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Could Austria see earlier-than-expected parliamentary elections this year?

Amanda Previdelli
Amanda Previdelli - [email protected]
Could Austria see earlier-than-expected parliamentary elections this year?
A woman enters a polling station during snap elections in Austria, on September 29, 2019. Austria held snap elections after a corruption scandal caused the dramatic collapse of the previous right-wing coalition government. (Photo by ALEX HALADA / AFP)

Austria's nationwide parliamentary elections - and the naming of a new chancellor - usually take place in Autumn, but rumours have been circulating that they might happen much earlier in 2024.


Austria is set for a "super election year", as political analysts have called it.

The highlight is the National Council elections, when a new Parliament and Chancellor will be chosen, but the European Parliament elections are also scheduled for 2024, as well as several municipal and state votes.

Traditionally, elections to the National Council, the Lower Chamber of Austria's Parliament, occur every five years at some point in the autumn months. And the new government and parliament take seats the following year, in January. 

READ ALSO: Austria's 'super-election year': What will be decided and when?

However, there have been ongoing rumours that an earlier day could be set. 

When would an 'early election' take place?

Rumours are that the elections could be combined with the EU voting scheduled for June. In response to an inquiry by the Austrian Press Association, the Ministry of the Interior stated that it was "legally possible" to do that.

The Ministry said:  "Should Parliament make such a decision, the Ministry of the Interior will implement it together with the electoral authorities concerned".

Some political commentators claim that having a "super election Sunday" with both EU and Austrian votes would be "cheaper and more efficient". They also point out that a shorter campaign period could benefit the incumbents, particularly as the last few months of government tend to be "the most inefficient".

For the junior coalition partner, the Greens, merging both elections could mean that the centre-left vice-chancellor Werner Kogler could get a boost from campaigning with EU candidate Lena Schilling, the young climate activist running for the bloc's parliament. Conversely, her lack of experience could be a gap that Kogler can cover. 

READ ALSO: How do Austrians elect their chancellor?

Some people also believe that early elections could be helpful to halt the growth of the far-right FPÖ party in Austria. Some members of the opposition party SPÖ have also come forward, stating that "the earlier the election, the better for the Austrians".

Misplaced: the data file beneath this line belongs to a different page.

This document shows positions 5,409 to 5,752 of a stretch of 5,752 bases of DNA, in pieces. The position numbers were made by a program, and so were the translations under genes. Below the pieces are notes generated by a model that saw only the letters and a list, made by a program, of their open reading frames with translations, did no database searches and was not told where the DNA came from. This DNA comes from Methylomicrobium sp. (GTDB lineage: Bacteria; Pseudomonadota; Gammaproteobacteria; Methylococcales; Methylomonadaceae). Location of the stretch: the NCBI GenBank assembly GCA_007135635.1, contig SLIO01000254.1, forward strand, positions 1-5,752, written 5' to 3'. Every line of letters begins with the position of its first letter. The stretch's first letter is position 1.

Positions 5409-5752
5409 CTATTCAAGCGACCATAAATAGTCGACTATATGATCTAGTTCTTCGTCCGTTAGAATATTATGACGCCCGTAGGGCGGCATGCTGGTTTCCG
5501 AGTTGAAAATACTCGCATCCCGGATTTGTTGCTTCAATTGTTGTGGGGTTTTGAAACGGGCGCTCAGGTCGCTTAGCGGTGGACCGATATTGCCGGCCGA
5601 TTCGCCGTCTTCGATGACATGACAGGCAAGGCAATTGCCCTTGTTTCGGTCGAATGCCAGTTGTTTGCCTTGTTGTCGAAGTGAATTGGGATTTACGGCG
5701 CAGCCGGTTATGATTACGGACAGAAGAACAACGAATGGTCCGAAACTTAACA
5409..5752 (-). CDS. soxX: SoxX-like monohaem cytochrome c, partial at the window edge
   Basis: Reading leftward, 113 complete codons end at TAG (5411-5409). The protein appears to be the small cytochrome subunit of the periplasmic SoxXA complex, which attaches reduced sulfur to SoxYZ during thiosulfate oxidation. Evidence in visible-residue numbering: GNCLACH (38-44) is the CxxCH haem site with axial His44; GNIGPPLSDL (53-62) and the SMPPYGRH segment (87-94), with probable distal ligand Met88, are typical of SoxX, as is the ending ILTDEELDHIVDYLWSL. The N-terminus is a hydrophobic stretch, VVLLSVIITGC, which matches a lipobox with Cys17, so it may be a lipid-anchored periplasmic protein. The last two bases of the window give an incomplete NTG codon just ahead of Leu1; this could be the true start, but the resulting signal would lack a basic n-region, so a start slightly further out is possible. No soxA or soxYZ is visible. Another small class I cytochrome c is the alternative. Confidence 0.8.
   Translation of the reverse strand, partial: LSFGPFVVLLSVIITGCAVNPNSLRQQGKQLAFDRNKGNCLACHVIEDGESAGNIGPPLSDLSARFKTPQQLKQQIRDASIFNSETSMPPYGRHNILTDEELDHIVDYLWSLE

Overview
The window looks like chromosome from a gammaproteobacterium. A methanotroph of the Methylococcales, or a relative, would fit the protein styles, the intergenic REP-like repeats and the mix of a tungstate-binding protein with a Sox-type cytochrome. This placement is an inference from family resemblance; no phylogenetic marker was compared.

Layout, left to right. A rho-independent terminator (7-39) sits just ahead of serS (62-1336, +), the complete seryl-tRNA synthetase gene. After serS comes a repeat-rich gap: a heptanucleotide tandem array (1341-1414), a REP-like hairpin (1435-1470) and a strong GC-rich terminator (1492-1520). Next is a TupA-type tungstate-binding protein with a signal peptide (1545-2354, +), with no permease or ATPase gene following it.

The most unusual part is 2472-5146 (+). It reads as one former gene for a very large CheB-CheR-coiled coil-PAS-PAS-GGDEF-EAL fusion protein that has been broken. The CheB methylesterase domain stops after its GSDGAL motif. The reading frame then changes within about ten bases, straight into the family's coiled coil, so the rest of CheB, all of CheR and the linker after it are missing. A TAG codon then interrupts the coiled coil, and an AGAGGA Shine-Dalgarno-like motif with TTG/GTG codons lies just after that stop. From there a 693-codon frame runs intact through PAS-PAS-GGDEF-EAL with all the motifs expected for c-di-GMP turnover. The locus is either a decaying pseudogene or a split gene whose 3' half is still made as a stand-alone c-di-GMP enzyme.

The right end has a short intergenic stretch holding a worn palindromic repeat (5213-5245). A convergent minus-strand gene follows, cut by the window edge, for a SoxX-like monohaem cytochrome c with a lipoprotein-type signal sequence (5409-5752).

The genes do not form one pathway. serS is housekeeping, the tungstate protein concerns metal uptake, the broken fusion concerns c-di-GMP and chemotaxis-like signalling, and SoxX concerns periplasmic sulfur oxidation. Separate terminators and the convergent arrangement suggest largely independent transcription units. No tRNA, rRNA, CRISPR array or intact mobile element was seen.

Who's against it?

While some believe rushing the vote could contain the FPÖ's growth, more optimistic parties argue that it would give other political players less time to counter the far-right. With Germany-inspired protests scheduled against the far-right, Austria may have some momentum to hold and perhaps even decrease voting preference for the FPÖ.

Additionally, as political scandals get unravelled, notably an FPÖ financial corruption scandal in Styria, it could mean fewer votes for the party. Of course, as inquiry commissions on alleged corruption within the centre-right and incumbent ÖVP party continue, the same could happen with Chancellor Karl Nehammer's party.

READ ALSO: What changes about life in Austria in 2024?

Other political experts have also been against it. "I can probably think of 20 good reasons against merging the two elections", Robert Stein, former head of the Elections Department at the Ministry of the Interior, told Kurier in mid-January.


He highlighted technical difficulties as two utterly different voting lists, ballot envelopes that are clearly different and boxes that should never be mixed up or combined are needed. For him, the "human factor" - human mistakes - makes such a voting process not worth it. "The risks of mistakes happening would be extremely high", he said.

For him, the argument that two votes on one day would be faster does not stand. "The different electoral registers and ballot papers complicate the process considerably, leading to longer waiting times at polling stations.

Additionally, EU citizens are allowed to vote for the European Parliament, bringing thousands of voters to the polling stations that would otherwise not have been there in an autumn election exclusively for Austrian citizens to choose a National Council.


Who decides if the election is brought forward?

In the Austrian political landscape, the ultimate authority regarding ending a legislative period is the parliament. The process involves a majority agreement among Members of Parliament (MPs) to pass a resolution for a new election. While, in theory, the votes of the governing parties are adequate for such a resolution, in practice, consensus with some or all opposition parties is often sought.

READ ALSO: Can the Austrian president refuse to appoint a far-right chancellor?

Formally, an alternative route exists, allowing the Federal President to dissolve the National Council at the federal government's recommendation. However, such an event has never occurred in Austrian political history.



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